Every enterprise on our eastern Management Matters farm is to come under the microscope this year. Andrew Shirley finds out what changes 2007 could bring
Turkeys, grain, sheep – all did well at Godwick Hall in 2006, but Robert and John Garner know that standing still is not an option.
Robert is committed to arable farming in the long term and says that, even without support payments, current prices leave a slim margin for wheat at Godwick. Including milling wheat, he hopes to average £90/t for harvest 2007. “I’m convinced prices will have to rise when the support is cut, but I’m glad we’re a 4t/acre farm.”
But for Robert, who also runs the farm’s increasingly successful turkey business, time management is becoming an ever more crucial issue and he is constantly looking for ways to improve efficiency. “From the moment I put down my turkey poults in May I simply don’t stop until Christmas Day.”
A £30,000 investment this year in a second-hand John Deere crawler tractor has already proved its worth, he says. Its pulling power allows speedier, more timely operations. And Robert, usually a staunch advocate of the plough, is so impressed he is even considering drilling next year’s wheat after just one pass with a Cousins V-form, five-leg sub-soiler set up with discs and razor rings.
“The turkey business is growing annually, so anything that saves time on the arable side of the business is always going to be a help to me, as long as it doesn’t compromise yield and quality,” he says. Grain storage is another factor that could be looked at later in the year, adds Robert.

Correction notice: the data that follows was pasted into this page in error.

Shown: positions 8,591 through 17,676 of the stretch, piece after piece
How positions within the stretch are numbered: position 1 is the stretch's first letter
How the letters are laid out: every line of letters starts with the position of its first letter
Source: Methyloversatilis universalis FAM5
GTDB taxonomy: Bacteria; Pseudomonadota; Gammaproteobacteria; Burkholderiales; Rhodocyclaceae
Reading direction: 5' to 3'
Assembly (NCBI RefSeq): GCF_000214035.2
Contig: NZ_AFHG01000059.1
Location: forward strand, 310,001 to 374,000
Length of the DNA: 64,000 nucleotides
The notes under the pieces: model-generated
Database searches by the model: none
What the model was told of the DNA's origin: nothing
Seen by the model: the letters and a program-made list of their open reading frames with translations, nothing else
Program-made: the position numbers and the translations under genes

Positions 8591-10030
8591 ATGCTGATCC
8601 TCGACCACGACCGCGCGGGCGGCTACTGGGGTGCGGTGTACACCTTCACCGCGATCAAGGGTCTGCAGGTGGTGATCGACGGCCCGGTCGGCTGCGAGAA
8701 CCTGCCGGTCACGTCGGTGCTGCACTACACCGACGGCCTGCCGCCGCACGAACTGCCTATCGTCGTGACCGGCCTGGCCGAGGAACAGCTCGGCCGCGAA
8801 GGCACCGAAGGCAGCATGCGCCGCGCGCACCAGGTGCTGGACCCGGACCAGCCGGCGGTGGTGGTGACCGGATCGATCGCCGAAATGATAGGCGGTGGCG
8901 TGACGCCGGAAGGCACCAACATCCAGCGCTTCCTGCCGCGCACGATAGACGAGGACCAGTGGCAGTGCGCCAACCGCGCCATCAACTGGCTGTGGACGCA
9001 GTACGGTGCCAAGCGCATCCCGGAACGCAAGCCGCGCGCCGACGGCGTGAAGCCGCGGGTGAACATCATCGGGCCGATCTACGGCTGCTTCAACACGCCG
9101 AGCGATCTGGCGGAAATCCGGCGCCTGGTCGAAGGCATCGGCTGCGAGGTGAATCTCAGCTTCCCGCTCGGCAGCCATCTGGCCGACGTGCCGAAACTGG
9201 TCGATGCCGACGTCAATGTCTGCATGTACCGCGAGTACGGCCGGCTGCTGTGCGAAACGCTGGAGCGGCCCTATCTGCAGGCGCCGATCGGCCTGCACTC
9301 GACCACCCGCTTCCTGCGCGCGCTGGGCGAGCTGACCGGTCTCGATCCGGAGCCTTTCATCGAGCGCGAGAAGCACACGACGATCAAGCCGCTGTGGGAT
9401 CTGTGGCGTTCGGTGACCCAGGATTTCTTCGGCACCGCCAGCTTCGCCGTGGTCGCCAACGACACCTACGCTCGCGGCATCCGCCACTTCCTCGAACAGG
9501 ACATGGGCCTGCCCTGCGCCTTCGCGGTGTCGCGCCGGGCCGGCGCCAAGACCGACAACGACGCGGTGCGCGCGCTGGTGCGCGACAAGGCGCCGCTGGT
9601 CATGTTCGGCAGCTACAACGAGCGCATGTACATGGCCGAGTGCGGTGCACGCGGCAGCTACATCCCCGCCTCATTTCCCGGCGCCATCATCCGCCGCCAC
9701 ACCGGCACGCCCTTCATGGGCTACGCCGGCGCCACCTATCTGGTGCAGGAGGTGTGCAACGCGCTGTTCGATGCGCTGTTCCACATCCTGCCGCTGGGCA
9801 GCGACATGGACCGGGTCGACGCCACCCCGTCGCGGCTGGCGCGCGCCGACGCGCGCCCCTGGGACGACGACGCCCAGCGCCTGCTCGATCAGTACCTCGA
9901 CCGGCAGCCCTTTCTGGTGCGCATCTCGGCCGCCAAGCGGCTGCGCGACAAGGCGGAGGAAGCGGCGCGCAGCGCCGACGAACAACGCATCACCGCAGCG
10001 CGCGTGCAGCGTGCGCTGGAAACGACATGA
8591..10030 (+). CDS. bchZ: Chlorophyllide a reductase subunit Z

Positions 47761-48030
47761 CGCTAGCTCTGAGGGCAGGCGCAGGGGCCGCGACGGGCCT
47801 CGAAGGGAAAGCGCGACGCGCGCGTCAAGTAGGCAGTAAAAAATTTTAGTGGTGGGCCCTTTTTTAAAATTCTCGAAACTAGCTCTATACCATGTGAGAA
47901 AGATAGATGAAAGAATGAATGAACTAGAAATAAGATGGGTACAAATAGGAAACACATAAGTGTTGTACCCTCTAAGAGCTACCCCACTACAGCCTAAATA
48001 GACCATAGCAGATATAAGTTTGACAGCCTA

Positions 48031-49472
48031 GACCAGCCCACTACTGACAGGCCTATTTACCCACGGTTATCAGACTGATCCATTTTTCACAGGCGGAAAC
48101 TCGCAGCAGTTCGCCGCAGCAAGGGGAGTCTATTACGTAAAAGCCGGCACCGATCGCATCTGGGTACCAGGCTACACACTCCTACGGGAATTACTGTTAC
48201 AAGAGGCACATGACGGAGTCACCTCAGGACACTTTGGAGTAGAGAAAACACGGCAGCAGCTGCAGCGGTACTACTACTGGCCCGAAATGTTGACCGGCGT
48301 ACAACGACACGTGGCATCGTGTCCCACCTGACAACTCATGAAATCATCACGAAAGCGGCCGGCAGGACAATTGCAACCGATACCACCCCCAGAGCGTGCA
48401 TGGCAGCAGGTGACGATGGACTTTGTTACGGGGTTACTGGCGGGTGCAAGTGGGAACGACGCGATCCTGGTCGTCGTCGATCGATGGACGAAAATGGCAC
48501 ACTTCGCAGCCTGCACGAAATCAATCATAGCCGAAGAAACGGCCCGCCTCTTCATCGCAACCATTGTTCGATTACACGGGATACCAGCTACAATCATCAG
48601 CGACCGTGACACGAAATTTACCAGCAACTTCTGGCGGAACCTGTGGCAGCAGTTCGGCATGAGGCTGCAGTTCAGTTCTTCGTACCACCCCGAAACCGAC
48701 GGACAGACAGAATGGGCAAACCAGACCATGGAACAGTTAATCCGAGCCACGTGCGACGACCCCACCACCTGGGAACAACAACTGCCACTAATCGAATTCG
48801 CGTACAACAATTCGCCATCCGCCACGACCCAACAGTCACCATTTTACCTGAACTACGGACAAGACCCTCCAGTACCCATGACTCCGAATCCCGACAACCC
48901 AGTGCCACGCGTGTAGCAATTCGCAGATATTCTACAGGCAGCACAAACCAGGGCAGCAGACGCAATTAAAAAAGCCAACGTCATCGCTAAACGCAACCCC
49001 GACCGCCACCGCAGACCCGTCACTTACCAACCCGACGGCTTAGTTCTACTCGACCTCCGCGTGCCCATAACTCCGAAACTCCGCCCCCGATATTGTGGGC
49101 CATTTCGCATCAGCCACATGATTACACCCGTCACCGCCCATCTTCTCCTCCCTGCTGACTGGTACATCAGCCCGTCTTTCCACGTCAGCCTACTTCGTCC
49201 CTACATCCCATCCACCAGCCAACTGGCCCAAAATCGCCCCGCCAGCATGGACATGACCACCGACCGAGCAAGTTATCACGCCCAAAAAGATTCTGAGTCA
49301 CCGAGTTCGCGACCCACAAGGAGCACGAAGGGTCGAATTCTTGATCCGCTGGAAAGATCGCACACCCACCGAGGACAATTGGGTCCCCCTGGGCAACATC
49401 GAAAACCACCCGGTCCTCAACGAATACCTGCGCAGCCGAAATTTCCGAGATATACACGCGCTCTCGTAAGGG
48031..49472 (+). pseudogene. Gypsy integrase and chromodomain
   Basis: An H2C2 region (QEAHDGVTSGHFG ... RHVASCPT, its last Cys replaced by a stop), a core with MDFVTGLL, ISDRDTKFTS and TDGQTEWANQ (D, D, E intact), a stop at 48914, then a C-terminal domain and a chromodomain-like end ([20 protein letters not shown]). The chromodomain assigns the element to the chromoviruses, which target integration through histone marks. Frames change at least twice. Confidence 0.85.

All the farm’s free-range Norfolk Bronze turkeys found eager buyers this Christmas, even though Robert had boosted numbers from 1600 to 2000. “We sold out completely all I had left were nine birds ordered over the internet that weren’t collected. This year I’ll make on-line customers pay in full.”
A new £2000 stock control, ordering and invoicing software programme helped manage the extra volume, says Robert. “People might think rearing turkeys is an easy way to make money, but there is so much to think about. Often it seems like the phones are ringing non-stop and it can become very draining keeping track of things.
“I don’t think I could have managed without the computer programme – it saved a huge amount of time and aggravation. At any one time you know exactly where you are. On Christmas Eve it told me I had 392 birds hanging ready for dispatch and when I counted there were 391.”
Where to go now with this business, which accounts for 20% of Godwick’s turnover and has lots of potential for further growth, is Robert’s major management dilemma.
“A lot of my existing customers are set to increase their orders and there is one new farm shop opening, so it would be tempting to really increase production. But somebody once told me that you shouldn’t expand on the back of a good year and I think that’s good advice. I won’t be going crazy. I’ll cover what I think I can sell, probably 500 to 600 more birds.”
Father John, in the thick of lambing the first batch of his pedigree Suffolks, which started to arrive slightly ahead of schedule on Christmas Eve, is also mulling over the options for his sheep.
On one hand, he is disappointed with the prices his pedigree high-index ram lambs are making and is aware that he can’t look after so many animals on his own indefinitely. “I think I’ll only keep the very best rams the rest will have to go straight to the butchers. The £300 a piece I’m getting is just not enough to justify the time, cost and effort.”
But on the other, John knows that the Suffolks contribute immensely to the value of his half-bred commercial flock when crossed with Blue-Faced Leicesters.
Sheep also play an important role in helping manage the farm’s grassland, much of which is entered into the Higher Level environmental scheme.
“I think the sheep will have to stay, but in a different form, if I can no longer cope. However, I wouldn’t want to ranch them and let them look after themselves all year round. After doing the job properly for so long I don’t think I could bear that.”